In order for a tenant to be eligible to apply, they must have qualified for unemployment benefits or experienced a reduction in household income due to the COVID-19 pandemic. They must also demonstrate a risk of experiencing homelessness or housing instability and have a household income at or below 80% of area median income (AMI).

These limits are currently $102,450 for an individual and $146,350 for a family of four. However, the local program will prioritize applicants with very low (50% of AMI) and extremely low incomes (30% AMI). Applicants above 80% AMI will not be eligible for rental assistance through the City or State programs.

The Mayor’s Office of Housing and Community Development is leading the implementation of the new rental assistance program in close partnership with a network of BIPOC-led, San Francisco-based, culturally competent community-based organizations.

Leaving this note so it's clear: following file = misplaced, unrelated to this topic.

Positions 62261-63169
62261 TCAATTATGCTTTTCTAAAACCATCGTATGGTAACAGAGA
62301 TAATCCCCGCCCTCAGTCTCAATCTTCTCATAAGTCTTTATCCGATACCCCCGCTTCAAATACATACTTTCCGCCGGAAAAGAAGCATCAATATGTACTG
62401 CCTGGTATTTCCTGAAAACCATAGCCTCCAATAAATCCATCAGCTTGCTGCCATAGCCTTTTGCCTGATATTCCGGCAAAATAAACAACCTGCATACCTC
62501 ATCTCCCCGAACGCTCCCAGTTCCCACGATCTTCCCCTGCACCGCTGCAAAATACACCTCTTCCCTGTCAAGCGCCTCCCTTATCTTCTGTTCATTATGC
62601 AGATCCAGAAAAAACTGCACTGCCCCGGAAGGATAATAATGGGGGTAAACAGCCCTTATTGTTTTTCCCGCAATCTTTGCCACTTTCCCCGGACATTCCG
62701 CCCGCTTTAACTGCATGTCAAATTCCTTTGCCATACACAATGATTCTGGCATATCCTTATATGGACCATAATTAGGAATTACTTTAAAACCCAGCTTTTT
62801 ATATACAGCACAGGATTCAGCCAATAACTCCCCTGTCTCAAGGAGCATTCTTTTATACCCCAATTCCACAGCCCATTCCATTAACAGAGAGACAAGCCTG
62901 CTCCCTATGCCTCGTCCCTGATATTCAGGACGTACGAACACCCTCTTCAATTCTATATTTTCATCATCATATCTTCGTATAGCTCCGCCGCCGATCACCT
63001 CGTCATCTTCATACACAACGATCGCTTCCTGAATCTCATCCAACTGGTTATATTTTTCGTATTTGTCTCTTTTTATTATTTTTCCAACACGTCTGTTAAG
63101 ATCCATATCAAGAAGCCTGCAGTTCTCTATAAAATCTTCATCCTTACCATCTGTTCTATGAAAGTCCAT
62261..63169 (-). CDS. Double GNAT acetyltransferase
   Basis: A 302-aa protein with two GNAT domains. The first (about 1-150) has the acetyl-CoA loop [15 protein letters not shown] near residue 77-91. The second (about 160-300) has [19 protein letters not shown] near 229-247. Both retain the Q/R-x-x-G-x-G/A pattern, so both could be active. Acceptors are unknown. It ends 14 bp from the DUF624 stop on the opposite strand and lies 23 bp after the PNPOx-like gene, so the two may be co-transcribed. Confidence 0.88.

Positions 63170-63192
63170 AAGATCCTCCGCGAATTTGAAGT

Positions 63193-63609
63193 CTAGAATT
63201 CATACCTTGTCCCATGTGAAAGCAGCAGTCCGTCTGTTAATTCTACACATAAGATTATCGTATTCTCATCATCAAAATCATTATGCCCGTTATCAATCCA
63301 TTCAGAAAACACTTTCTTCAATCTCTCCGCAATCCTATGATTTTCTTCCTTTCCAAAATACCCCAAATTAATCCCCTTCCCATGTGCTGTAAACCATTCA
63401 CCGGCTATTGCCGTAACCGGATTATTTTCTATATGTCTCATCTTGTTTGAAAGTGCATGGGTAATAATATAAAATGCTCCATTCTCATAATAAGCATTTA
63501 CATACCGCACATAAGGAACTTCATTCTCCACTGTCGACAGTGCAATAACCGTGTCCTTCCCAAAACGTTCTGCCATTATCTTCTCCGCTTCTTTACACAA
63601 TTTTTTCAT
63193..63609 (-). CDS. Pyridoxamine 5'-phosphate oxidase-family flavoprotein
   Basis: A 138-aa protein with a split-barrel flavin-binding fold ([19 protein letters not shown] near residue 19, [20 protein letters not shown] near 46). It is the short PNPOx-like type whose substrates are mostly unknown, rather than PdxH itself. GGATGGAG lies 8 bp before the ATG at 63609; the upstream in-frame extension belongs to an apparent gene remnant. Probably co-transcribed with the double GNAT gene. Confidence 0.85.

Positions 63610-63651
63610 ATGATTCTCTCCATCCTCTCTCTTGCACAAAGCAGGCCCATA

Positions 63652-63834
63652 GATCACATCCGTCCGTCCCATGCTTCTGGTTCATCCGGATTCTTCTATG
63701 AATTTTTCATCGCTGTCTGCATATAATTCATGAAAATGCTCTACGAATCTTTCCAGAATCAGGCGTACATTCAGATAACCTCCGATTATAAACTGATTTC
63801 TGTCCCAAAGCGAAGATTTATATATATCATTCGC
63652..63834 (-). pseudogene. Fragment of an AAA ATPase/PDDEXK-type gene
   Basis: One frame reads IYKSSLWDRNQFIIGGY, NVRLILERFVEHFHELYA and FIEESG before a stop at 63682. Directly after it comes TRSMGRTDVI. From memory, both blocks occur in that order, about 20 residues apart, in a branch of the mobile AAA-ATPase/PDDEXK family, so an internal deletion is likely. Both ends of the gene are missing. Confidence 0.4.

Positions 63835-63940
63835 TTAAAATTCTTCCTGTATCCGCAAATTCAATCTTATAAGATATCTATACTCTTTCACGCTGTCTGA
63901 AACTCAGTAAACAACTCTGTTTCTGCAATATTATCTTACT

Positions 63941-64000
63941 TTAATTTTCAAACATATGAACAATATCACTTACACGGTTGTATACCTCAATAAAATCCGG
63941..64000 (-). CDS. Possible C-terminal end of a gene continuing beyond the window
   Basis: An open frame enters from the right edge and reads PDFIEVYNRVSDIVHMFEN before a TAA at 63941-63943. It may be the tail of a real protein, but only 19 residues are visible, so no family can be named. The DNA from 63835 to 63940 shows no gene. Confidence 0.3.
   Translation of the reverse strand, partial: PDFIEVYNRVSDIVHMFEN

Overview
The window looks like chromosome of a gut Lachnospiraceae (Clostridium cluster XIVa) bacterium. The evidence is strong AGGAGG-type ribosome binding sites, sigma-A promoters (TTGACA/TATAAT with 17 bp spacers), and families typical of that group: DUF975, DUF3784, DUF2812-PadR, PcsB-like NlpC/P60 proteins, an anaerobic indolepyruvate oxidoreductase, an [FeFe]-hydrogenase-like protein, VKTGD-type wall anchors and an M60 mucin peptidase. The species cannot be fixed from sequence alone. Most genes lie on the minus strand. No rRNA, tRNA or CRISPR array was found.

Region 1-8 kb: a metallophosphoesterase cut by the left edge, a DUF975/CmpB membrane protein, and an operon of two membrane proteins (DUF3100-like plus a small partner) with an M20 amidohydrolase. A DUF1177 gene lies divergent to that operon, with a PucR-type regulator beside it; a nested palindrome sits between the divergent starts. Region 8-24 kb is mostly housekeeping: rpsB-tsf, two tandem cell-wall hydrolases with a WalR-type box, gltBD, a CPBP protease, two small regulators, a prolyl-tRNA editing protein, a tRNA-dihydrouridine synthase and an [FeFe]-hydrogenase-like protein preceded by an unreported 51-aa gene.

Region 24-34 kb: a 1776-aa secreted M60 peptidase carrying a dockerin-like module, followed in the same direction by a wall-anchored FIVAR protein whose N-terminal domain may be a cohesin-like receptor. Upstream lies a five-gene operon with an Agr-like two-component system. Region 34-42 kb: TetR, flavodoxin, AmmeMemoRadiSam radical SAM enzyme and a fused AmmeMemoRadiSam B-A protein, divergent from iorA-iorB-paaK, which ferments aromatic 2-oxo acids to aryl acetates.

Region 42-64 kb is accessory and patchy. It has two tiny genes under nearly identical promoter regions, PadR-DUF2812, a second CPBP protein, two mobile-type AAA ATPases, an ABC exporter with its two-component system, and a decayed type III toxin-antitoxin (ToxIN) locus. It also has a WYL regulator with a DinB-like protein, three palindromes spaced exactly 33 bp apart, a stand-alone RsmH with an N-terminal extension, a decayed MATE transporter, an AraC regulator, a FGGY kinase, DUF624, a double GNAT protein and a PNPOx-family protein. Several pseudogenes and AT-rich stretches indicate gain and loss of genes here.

The City’s rental assistance program is part of a regional homelessness prevention initiative led by All Home. The multi-lingual, low-barrier application will be screened using an evidence-based tool developed in consultation with local and national experts, including UCSF School of Medicine’s Center for Vulnerable Populations, to ensure assistance is provided to the most vulnerable tenants.